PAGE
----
MH: Jim as you may remember, the theme of Open Apereo 2022 was “The Value of Open Source.” Could you give us a few thoughts on “The Value of Open Source” both at the University of Wisconsin and in the world at large?

JH: Over the two decades that I have been involved with open source, I have seen value at many different levels. From the institutional aspect, adopting and contributing to open source projects has allowed us to meet the unique needs of the university community that were not being addressed by commercial products. From a team perspective, we were able to collaborate with developers from other organizations and to learn best practices, develop common solutions, and adopt enhancements. This dovetails with what we call The Wisconsin Idea, that the work of the university should influence people’s lives beyond the boundaries of the classroom and even the boundaries of the state. We have benefited from the work of others, and others have benefited from our work. Finally, I have seen how being involved with open source can provide benefits to individuals. There are so many examples in the uPortal and Apereo community of individuals from small schools getting engaged with a project and expanding their skills as they work closely with more seasoned professionals. In turn, they then become the mentors for the next generation. Quite often, this has led them to new career opportunities at other organizations that would never have opened up if they hadn’t first been engaged with open source.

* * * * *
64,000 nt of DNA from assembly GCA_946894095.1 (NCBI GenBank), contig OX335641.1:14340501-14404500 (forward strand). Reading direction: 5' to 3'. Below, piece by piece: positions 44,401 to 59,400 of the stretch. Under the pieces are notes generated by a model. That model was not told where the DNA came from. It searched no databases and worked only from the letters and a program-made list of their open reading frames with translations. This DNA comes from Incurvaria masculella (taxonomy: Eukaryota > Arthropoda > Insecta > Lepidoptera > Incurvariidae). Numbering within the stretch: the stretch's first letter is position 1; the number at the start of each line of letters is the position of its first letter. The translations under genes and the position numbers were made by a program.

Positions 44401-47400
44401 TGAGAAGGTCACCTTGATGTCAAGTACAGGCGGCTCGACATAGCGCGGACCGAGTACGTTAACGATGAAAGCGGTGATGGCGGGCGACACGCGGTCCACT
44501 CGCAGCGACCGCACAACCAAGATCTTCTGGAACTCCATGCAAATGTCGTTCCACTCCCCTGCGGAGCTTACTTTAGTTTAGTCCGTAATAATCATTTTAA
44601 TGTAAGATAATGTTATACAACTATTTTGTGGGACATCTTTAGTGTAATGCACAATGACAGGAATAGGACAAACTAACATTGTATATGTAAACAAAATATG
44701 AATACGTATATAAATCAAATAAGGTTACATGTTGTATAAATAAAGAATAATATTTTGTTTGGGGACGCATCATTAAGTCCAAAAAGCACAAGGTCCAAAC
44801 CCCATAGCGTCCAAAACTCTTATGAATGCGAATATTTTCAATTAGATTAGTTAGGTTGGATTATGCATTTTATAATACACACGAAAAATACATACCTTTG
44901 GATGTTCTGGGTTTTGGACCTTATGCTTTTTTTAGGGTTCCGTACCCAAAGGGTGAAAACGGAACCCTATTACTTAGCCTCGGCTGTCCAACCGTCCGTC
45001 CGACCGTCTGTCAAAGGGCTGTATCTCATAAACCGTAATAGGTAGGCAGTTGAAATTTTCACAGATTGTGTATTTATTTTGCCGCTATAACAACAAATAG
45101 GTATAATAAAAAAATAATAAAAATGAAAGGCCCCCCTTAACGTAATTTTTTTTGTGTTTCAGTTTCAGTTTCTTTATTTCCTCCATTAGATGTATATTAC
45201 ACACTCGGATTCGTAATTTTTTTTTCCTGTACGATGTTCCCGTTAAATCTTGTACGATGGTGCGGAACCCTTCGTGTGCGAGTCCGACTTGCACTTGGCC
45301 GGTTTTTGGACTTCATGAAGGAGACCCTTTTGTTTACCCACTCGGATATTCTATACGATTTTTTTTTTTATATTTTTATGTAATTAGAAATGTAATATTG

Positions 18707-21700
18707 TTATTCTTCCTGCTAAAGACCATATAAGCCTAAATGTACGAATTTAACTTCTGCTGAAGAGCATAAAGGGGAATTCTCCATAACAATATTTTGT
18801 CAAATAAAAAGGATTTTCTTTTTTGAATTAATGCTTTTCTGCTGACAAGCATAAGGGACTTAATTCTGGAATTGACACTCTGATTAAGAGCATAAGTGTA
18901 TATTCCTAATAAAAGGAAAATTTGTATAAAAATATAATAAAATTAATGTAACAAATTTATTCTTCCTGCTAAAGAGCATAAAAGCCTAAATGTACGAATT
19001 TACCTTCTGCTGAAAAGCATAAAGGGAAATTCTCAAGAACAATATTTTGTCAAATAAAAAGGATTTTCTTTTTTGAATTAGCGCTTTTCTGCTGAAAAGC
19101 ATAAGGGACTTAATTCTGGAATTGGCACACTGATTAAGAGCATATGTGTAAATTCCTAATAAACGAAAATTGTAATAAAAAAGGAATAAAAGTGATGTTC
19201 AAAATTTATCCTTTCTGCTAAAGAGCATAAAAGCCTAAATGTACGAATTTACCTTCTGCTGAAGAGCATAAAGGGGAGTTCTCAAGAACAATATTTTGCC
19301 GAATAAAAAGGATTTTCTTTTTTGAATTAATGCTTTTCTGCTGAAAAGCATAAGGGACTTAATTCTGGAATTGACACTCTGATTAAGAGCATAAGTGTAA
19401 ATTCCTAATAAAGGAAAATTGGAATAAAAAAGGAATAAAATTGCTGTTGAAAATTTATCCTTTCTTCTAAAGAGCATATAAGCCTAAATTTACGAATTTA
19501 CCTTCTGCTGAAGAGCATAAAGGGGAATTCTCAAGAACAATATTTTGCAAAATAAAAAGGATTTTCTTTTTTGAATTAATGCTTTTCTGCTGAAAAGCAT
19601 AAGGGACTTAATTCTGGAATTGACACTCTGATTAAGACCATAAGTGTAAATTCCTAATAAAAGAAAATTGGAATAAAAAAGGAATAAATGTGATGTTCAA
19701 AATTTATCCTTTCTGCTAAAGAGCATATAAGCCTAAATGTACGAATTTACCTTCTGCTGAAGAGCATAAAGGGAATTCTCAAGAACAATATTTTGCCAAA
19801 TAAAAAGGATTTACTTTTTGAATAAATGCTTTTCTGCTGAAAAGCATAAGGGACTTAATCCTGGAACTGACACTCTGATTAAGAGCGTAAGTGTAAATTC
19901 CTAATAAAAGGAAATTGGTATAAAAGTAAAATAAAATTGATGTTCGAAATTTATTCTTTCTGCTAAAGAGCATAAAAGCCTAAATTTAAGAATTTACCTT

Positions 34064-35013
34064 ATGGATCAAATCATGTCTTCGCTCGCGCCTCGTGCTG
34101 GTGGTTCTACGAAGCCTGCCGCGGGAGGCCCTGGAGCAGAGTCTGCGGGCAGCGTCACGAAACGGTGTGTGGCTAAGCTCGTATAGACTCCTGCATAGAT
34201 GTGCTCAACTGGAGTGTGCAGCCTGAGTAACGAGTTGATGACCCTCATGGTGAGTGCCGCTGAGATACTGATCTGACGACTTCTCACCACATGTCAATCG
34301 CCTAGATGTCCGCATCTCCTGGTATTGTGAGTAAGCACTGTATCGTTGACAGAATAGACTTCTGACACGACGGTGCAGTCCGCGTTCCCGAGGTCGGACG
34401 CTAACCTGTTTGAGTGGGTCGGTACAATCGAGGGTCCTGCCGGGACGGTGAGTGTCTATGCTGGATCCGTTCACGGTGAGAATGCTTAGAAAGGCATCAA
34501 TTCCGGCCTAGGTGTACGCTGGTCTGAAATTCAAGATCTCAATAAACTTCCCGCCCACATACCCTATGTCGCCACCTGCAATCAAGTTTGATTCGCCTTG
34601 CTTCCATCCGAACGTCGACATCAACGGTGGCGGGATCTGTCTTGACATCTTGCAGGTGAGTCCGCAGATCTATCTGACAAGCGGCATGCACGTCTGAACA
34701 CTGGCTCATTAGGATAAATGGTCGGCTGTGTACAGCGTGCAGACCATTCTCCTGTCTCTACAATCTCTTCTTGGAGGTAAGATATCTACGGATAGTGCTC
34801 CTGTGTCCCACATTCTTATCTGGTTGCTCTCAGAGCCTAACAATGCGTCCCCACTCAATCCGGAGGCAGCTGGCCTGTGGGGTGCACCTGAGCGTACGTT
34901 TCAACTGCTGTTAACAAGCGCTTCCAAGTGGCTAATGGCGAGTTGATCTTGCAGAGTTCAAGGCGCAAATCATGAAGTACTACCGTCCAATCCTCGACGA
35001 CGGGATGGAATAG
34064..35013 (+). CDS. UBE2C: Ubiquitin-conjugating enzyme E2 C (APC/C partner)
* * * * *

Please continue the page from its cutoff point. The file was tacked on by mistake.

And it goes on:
MH: Jim, thank you so much for your time and all you continue to do for the Foundation and our communities!